Alberta justice minister calls for probe into prosecutors' handling of autopsy controversy
Decision comes as concerns grow over ‘potential injustice’
Alberta's justice minister says external counsel will be appointed to examine the conduct of Crown prosecutors in the handling of numerous criminal cases relating to alleged flaws in multiple autopsies.
The call comes after an investigation by The Fifth Estate revealed multiple defendants, facing murder charges, say they were not shown documents from an Alberta Justice autopsy review that raised questions about key evidence in their cases.
The independent medical expert review, conducted in 2012, found Dr. Evan Matshes came to unreasonable conclusions in 13 cases, several of which involved criminal matters. Matshes, who continues to stand by his work, has left Alberta and now works as a pathologist-for-hire in San Diego.
"I am concerned with allegations related to a former medical examiner's findings from 2010 to 2011, have directed my officials to retain external counsel to review steps taken by the Alberta Crown Prosecution Service regarding matters involving this medical examiner," Alberta Justice Minister Doug Schweitzer said in a statement Friday.
"Our democracy is grounded on public faith in the administration of justice. As Minister of Justice, I want Albertans to know that we take our responsibility as a government seriously and ensure that we take steps to resolve any potential injustice."
The Calgary Herald first reported the external counsel probe of disclosure issues late Thursday.
Through a spokesperson, Schweitzer said he has instructed the Alberta Crown Prosecution Service to co-operate.
The department declined to say whether or not it had selected the external counsel for the probe. It was not clear if the reviewed non-criminal autopsies will be examined.
The order to appoint external counsel marks a change in position for Schweitzer. One of his representatives previously told The Fifth Estate that Schweitzer could not comment as "this matter predates the minister's time in office."
Call for public inquiry
Last week, the Canadian Civil Liberties Association called for a public inquiry into possible miscarriages of justice related to the handling of the autopsy probe. The minister told CBC he would look into the situation further but stopped short of giving details on next steps.
It's so far unclear how this external counsel investigation will be structured, and whether or not the results will be made public. Alberta Justice spokesperson Jonah Mozeson said further details will be "available in the near future."
One of the accused affected by the autopsy review, Shelby Herchak, told The Fifth Estate she was never given the document known as the Peer Review Form that critiqued Matshes' original autopsy.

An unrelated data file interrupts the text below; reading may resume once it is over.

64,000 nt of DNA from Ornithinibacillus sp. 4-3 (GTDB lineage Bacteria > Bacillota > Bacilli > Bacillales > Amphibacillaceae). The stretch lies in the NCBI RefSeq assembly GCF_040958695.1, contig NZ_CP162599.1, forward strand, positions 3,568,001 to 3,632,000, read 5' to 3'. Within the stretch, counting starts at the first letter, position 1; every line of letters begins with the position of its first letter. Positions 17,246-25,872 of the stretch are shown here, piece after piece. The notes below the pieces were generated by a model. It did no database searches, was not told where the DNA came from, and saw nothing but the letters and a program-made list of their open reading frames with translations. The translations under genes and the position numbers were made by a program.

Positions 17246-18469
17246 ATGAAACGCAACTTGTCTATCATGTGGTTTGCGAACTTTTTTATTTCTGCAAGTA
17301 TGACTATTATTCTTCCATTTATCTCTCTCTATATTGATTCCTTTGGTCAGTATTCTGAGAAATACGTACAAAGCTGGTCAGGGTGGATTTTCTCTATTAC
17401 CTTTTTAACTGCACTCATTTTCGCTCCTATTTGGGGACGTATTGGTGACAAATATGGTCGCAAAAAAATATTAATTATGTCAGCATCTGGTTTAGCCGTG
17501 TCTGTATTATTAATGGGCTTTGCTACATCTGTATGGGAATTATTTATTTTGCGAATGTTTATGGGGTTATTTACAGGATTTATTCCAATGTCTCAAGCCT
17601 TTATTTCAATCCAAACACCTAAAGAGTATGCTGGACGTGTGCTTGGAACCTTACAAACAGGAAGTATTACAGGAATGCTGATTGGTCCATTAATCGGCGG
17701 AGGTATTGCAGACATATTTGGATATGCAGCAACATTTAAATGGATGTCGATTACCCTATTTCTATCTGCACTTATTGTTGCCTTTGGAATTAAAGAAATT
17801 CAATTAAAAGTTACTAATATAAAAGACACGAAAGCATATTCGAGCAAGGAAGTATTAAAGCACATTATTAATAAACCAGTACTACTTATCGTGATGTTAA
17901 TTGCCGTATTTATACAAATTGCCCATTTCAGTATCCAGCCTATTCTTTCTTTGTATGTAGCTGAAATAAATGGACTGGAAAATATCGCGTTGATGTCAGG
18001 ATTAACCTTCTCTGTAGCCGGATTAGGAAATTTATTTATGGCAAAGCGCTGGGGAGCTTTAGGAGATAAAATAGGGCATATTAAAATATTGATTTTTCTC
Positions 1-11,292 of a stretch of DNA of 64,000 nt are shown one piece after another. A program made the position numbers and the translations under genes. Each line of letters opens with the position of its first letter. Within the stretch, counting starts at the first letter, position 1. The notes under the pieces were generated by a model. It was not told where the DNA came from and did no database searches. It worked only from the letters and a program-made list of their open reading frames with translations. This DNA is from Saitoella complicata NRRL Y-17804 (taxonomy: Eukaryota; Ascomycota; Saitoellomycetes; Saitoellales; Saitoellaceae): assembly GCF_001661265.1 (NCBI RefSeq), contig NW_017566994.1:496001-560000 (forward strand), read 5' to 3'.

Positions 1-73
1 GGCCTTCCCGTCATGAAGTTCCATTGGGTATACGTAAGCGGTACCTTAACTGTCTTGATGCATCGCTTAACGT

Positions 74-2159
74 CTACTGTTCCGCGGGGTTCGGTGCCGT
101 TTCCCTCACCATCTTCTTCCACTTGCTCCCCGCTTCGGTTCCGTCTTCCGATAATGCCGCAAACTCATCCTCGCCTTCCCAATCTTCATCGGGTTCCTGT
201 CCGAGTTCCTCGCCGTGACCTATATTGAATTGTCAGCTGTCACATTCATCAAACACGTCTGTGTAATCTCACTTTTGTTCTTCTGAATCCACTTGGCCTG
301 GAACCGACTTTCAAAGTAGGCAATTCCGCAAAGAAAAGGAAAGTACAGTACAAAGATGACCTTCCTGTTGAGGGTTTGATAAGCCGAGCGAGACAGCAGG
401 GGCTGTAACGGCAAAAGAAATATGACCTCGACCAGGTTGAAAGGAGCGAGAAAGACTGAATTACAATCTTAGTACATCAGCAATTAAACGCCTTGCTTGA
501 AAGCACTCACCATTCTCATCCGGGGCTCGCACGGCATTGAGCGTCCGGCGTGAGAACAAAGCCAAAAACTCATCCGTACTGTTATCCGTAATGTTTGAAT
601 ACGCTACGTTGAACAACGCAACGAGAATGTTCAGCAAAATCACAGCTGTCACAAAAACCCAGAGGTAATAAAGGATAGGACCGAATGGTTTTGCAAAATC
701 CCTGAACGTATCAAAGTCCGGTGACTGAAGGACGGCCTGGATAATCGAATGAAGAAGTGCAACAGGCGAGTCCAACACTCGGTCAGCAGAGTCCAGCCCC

Herchak was charged in Calgary with second-degree murder in 2010 after her 26-day-old son Daniel died from blunt-force trauma to the head. Herchak said she later accepted a plea deal for manslaughter to avoid risking a life sentence.
The agreed statement of facts, signed by both defence and Crown lawyers, contained two pieces of information that appear to be contradicted by the expert review panel document.
Crown prosecutors did not respond to emails from The Fifth Estate about how those facts were included in the sentencing report despite the critique.
Herchak's lawyer, Kim Ross, also told The Fifth Estate he did not receive a copy of the expert review panel document on the autopsy of Daniel Herchak.
In an email to The Fifth Estate, Alberta Crown Prosecution Service head Eric Tolppanen did not respond to a question about whether or not his office did provide the document to defence counsel.
Instead, Tolppanen said that one of the experts from the panel signed off on the agreed statement of facts. The Fifth Estate has been unable to verify this information. The Fifth Estate contacted one of the medical examiners on the panel, who continues to stand by their results.
The former head of Alberta's prosecution service, Gregory Lepp, says he's confident disclosure was provided in this case.
B.C. probe to release results
Earlier this month, the British Columbia Prosecution Service announced it had hired one of the country's top defence lawyers, Marilyn Sandford, as a special prosecutor to probe the conduct of its own Crown lawyers in an affected B.C. case.
The Fifth Estate reported that defence counsel for Tammy Bouvette, a babysitter charged with second-degree murder in the drowning death of a toddler, was not provided a key report that contradicted the evidence used to charge her. Inquiries about that case prompted the hiring of the special prosecutor, B.C. officials said.
Alberta Justice had said it provided B.C. Crown counsel with a copy of the review, yet Bouvette's lawyer said it was not passed on to him.
The B.C. attorney general's office said it intends to make the results of the special prosecutor probe public.
Tolppanen, now a senior member of Schweitzer's department, was part of the Alberta Justice executive team that handled the 2012 probe.
Tolppanen has said he views the results of the expert panel as "inconsequential" because the Alberta government agreed to set aside the findings after Matshes took them to court. An Alberta Court of Queen's Bench justice ruled that the panel's review was not fair to Matshes and that he had not been given enough time to respond or provide additional materials.
Although Alberta Justice agreed to the quashing, the lawyer representing the ministry told the court it was "integral to the administration of justice" that a second panel investigate the accuracy of Matshes' work.
Now, six years later, no second panel has been ordered.
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WATCH | The full The Fifth Estate documentary series, The Autopsy: